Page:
Has China used microwave weapons on Indian troopers? – Asia Occasions
In the face of a crack team of Tibetan mountaineers banned from shooting under an old deal, the Chinese armed forces allegedly turned to their secret – albeit, some would say unethical – weapon in their Himalayan standoff.
According to international study expert Jin Canrong, Chinese troops used a “microwave weapon” to force Indian soldiers to retreat by making them violently ill, The Times of London reported.
The electromagnetic weapon, which cooks the human tissue of enemy troops, “turned the mountain tops into a microwave oven” and made Indian soldiers vomit, Canrong told his students in Beijing.
The gun heats water molecules in the same way as the kitchen utensil, aims at water under the skin, and causes increasing pain to the target from up to 1 km away, The Times reported.
The guns are not intended to cause permanent harm, but concerns have been raised as to whether they could damage the eyes or cause cancer.
Jin even went so far as to applaud the Chinese armed forces for the “nice” execution of the scheme to dispose of Indian troops without violating a Controversial Line of Effective Control (LAC) prohibition of shooting.
There was no indication that Jin discussed the ethical implications of using such a weapon.
According to The Times, the guns were said to have been used in late August, weeks after a fatal stone and club brawl that killed at least 20 Indian soldiers and brought the two nuclear-armed powers closer to war.
Jin told his students that within 15 minutes of the weapons being deployed, “those who occupied the hills began to vomit.
“They couldn’t get up and fled. That’s how we reclaimed the ground, ”he explained.
China’s armed forces decided to use the guns because the altitude was too high to fight a team of Tibetan climber specialists, Jin said.
While the US has also developed microwave-style weapons, China’s alleged use may be the first against enemy forces around the world.
The sensation has also been described in a medical journal as equivalent to touching a hot lightbulb.
America’s equivalent “heat ray,” the Active Denial System, was unveiled and dispatched to Afghanistan in 2007, but never appears to be used against enemy forces.
The Pentagon hailed it as “the first non-lethal counter-personnel system with directed energy and an extended range greater than current non-lethal weapons”.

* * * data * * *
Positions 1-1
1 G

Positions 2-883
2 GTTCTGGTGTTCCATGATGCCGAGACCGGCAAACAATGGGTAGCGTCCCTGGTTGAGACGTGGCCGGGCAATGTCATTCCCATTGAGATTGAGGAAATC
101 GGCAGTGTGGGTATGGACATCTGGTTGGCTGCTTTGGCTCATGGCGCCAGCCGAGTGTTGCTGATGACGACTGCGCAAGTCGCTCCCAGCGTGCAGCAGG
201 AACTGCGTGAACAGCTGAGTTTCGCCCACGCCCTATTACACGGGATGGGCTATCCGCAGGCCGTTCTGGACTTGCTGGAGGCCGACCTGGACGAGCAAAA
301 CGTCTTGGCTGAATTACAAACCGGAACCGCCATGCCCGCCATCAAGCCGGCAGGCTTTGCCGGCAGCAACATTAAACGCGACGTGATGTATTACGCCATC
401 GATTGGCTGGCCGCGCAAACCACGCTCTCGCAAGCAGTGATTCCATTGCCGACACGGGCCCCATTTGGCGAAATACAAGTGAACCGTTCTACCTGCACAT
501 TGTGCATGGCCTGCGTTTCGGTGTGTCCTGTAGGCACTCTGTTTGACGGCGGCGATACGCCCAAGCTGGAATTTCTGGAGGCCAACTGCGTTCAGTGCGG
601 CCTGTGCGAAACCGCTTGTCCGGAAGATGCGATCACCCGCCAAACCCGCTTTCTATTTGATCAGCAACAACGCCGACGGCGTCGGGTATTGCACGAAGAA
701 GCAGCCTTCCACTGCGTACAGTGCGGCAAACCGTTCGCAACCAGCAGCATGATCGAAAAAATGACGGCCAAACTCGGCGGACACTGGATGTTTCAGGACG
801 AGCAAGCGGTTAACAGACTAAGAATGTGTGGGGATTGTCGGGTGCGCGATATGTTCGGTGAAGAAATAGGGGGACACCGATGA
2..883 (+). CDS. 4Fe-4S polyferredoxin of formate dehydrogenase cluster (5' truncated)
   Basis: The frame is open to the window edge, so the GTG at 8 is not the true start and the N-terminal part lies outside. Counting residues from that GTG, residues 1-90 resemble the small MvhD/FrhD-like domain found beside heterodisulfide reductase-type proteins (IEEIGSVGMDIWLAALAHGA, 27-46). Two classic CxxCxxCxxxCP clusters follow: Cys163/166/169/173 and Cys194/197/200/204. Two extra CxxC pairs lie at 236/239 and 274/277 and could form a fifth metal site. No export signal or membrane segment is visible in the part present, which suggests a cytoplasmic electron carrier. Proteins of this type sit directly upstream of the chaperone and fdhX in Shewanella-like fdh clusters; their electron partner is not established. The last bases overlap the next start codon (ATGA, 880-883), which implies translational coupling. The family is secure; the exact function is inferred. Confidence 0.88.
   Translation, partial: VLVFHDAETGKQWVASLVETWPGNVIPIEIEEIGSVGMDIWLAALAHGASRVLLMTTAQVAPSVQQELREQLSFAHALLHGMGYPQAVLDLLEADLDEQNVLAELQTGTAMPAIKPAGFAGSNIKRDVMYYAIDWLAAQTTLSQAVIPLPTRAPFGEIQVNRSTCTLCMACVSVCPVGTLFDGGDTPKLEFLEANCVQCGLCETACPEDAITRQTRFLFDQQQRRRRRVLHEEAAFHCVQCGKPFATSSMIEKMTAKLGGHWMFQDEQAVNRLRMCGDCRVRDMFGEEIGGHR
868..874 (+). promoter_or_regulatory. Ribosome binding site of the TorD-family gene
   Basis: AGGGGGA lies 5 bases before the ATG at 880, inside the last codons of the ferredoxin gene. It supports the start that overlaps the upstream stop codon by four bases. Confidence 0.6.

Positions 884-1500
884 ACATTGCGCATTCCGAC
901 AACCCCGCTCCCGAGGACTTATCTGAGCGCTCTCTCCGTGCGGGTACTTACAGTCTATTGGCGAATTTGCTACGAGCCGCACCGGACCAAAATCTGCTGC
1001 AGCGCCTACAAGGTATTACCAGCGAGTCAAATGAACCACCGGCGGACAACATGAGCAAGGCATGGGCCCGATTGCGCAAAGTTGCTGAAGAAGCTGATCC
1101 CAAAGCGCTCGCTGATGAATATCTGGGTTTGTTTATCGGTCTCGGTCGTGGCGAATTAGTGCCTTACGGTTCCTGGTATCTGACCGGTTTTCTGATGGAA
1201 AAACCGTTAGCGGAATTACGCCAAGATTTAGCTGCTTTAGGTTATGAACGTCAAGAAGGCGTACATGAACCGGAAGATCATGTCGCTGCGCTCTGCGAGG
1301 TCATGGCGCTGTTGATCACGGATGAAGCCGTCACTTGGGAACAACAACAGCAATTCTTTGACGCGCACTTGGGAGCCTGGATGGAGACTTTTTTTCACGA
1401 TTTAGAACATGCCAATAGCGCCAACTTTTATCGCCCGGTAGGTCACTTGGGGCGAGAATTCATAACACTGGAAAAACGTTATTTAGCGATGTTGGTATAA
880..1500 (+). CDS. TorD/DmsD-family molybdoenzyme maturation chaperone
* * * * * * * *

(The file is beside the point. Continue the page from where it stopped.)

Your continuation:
Fears of a political backlash were believed to have contributed to his withdrawal from Afghanistan, despite the US government saying it had complied with international law.
News of the gun’s alleged use in the Himalayas comes as China and India discuss ways to ease tension on the rugged mountain border.
Nuclear-armed neighbors have deployed tens of thousands of troops, tanks and planes since tensions erupted in the deadly clash in June.
The two sides are now discussing a staggered move away from the border area, where temperatures have dropped to -18 ° C, Indian officials said.
Jin said the microwave weapon was used after India used Tibetan soldiers known to be proficient in mountainous terrain to capture the two hills on August 29 this year.
He said that after the move, local Chinese military commanders were under “great pressure” to recapture the ground.
“The Central Military Commission was pretty angry. “How can you be so careless that India takes the hills?”
“So it ordered the ground to be withdrawn, but it also requested that not a single shot be fired.”
He said the weapon was also used because the slopes were at an altitude of 5,600 meters and Chinese soldiers are not well suited to fighting at such high altitude.
The Asia Times reached out to India’s State Department to comment on the alleged microwave incident, and one spokesman simply said, “These reports are not true … they are completely unfounded.”
(Sources: The Daily Mail, London Times, The Sun)
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